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What is the value of $f'(x)$ at $c$, when $f(x) = \log_x c = e$?

(I understand the answer could be $1/e$) but am unable to substantiate the reasoning. Can someone please help me take the approach?

Thanks.

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Are you asking Hints for arriving at $f\ '(c)=1/e$?? –  Ramana Venkata Dec 14 '11 at 10:48
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Is it $f(x)=\log(xc)$ or $f(x)=\log_x (c)$? –  lhf Dec 14 '11 at 10:55
    
the latter is the one correct, @Lhf –  Nikhil Mulley Dec 14 '11 at 11:07
    
yes @RamanaVenkata –  Nikhil Mulley Dec 14 '11 at 11:25
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What exactly does "$f(x)=\log_x c = e$" mean? Is it supposed to identify the value of $c$? That would depend on what $x$ is. Is it supposed to identify the value of $x$ at which you want to evaluate $f'(x)$? That seems to conflict with the earlier phrase "at $c$", which seems to mean you want to evaluate $f'(x)$ at $x=c$. –  Michael Hardy Dec 14 '11 at 11:48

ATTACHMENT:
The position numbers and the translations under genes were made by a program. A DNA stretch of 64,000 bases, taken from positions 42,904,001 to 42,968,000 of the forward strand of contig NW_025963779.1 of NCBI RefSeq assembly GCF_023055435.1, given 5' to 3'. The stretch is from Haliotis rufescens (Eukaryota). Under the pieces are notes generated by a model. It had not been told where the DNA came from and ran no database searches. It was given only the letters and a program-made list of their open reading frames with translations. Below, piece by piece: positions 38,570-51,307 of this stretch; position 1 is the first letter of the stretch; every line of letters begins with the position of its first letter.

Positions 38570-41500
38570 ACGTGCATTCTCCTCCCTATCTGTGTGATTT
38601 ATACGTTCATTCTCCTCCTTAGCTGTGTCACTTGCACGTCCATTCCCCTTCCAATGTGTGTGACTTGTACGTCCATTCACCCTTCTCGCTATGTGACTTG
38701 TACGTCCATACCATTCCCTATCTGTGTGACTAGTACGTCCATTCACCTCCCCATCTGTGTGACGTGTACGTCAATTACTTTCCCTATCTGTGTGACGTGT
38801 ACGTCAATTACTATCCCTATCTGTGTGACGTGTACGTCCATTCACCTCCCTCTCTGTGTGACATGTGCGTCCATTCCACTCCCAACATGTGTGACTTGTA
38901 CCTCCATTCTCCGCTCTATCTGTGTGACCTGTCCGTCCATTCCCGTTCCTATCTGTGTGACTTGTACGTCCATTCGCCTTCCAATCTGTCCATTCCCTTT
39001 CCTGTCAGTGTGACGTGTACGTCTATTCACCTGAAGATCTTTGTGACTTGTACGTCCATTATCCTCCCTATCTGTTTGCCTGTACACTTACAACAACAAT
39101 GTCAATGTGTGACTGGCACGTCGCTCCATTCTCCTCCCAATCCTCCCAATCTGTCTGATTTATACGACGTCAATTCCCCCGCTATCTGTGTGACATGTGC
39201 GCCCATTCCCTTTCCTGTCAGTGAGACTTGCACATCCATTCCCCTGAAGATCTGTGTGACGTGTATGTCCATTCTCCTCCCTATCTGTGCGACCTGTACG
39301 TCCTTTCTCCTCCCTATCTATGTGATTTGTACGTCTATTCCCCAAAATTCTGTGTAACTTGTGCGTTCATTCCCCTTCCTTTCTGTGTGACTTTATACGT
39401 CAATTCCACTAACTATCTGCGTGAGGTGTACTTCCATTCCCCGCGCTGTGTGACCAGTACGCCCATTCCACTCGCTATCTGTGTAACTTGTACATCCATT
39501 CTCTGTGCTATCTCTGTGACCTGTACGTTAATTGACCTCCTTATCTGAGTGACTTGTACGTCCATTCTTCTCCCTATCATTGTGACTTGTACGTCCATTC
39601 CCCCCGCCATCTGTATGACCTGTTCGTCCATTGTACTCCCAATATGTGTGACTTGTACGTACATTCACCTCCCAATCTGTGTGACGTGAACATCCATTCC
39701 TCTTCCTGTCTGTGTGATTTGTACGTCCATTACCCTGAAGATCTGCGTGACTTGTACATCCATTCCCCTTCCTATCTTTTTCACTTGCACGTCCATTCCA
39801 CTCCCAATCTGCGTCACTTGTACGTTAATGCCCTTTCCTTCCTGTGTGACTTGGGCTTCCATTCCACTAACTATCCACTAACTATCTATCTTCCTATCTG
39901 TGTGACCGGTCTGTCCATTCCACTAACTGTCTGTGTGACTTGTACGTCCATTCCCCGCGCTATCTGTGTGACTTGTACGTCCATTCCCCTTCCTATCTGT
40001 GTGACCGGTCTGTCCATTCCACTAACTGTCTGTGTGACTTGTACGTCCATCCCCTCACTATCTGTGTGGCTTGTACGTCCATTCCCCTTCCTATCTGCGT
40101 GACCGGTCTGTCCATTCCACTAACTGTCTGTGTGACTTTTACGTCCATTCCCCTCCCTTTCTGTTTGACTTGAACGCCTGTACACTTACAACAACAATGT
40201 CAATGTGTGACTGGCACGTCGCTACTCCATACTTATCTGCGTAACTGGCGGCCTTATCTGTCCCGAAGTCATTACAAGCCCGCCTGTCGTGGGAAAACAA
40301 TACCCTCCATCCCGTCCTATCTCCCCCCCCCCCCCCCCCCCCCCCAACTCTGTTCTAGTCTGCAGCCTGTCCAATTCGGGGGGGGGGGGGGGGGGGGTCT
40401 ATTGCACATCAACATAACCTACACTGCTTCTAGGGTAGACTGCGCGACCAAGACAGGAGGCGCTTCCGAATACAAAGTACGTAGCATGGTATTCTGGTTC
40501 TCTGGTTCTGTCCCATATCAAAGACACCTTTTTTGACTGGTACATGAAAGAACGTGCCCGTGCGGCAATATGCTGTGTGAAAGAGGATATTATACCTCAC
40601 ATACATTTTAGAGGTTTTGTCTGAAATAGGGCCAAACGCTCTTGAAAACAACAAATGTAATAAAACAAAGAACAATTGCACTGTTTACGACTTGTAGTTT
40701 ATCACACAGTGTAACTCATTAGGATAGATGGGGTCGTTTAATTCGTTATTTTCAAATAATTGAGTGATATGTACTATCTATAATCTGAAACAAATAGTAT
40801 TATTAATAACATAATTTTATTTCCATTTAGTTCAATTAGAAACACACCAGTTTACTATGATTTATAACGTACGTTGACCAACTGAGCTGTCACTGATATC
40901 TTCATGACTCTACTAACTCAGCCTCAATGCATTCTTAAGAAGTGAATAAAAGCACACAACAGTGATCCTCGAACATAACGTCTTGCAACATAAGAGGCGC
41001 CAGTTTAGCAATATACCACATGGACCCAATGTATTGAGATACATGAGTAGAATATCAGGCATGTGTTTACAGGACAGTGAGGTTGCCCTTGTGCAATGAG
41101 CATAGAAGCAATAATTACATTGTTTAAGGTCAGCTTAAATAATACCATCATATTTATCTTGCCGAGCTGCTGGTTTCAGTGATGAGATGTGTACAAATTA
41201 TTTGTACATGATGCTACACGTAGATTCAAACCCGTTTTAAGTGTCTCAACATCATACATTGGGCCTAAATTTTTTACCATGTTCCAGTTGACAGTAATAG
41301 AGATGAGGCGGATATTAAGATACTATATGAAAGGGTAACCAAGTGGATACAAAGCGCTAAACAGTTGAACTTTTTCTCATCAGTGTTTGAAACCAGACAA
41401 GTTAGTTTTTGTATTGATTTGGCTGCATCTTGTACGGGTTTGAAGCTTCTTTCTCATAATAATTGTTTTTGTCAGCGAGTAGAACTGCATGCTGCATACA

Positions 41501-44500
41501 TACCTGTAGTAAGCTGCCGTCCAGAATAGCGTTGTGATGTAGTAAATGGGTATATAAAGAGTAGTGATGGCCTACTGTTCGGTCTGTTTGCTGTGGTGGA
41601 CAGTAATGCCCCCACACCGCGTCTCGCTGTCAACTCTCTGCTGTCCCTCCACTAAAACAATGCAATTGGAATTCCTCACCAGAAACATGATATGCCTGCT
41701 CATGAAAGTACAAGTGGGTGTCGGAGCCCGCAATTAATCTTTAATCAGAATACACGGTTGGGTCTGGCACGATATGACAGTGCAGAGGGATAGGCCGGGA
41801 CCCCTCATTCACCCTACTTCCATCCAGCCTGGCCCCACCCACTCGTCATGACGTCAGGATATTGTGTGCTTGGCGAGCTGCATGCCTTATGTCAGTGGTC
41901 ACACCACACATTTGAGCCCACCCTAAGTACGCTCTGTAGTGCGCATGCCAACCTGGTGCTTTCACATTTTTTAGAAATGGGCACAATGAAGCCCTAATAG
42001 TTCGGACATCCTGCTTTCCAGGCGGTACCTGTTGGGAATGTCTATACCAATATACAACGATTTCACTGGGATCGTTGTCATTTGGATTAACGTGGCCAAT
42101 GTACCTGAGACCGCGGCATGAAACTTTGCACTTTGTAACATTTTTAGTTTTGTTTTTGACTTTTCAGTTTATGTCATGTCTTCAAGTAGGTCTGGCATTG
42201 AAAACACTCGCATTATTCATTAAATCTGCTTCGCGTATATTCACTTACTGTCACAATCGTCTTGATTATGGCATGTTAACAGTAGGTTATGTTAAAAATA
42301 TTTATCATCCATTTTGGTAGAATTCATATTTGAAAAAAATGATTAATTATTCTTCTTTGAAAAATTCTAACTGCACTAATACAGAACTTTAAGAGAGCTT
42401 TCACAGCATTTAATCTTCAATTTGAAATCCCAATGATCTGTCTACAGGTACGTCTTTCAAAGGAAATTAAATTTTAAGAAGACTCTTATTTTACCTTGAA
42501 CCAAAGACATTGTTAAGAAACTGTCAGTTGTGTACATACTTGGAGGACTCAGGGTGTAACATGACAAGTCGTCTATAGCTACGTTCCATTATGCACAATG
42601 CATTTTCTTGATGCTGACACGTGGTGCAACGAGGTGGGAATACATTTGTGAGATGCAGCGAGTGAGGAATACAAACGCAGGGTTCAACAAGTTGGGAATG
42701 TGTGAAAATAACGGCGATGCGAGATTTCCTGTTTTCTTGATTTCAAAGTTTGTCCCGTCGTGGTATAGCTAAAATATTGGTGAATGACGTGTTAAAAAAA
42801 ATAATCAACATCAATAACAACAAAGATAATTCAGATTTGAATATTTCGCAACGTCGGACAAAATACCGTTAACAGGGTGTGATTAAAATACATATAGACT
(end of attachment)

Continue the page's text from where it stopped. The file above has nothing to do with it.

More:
1 Answer 1

For the question as currently written: "What is the derivative of $f(x)=\log_x(c)$ at $x=c$?", the simplest thing is to use the change-of-base formula to move $x$ from the base to being the argument of a function.

Since (using $\ln$ for the natural logarithm) $\log_x c = \frac{\ln c}{\ln x}$, differentiating $f(x) = \log_x(c)$ with respect to $x$ is $$\begin{align*} \frac{d}{dx}\log_x(c) &= \frac{d}{dx}\frac{\ln c}{\ln x}\\ &= \ln(c)\frac{d}{dx}\left(\frac{1}{\ln x}\right)\\ &=\ln(c)\left(\frac{-(\ln x)'}{(\ln x)^2}\right)\\ &= -\frac{\ln(c)}{\ln(x)}\left(\frac{1}{x\ln x}\right)\\ &= -\log_x(c)\left(\frac{1}{x\ln x}\right). \end{align*}$$ Evaluating at $x=c$, we have: $$f'(c) = -\log_c(c)\left(\frac{1}{c\ln c}\right) = -\frac{1}{c\ln(c)}.$$

On the other hand, if as joriki surmises, the question was "What is the derivative $f'(c)$ of $f(x)=\log(x)$ [natural logarithm] at $c=e$?" then since $f'(x) = \frac{1}{x}$, simply plugging $c=e$ yields $\frac{1}{e}$.

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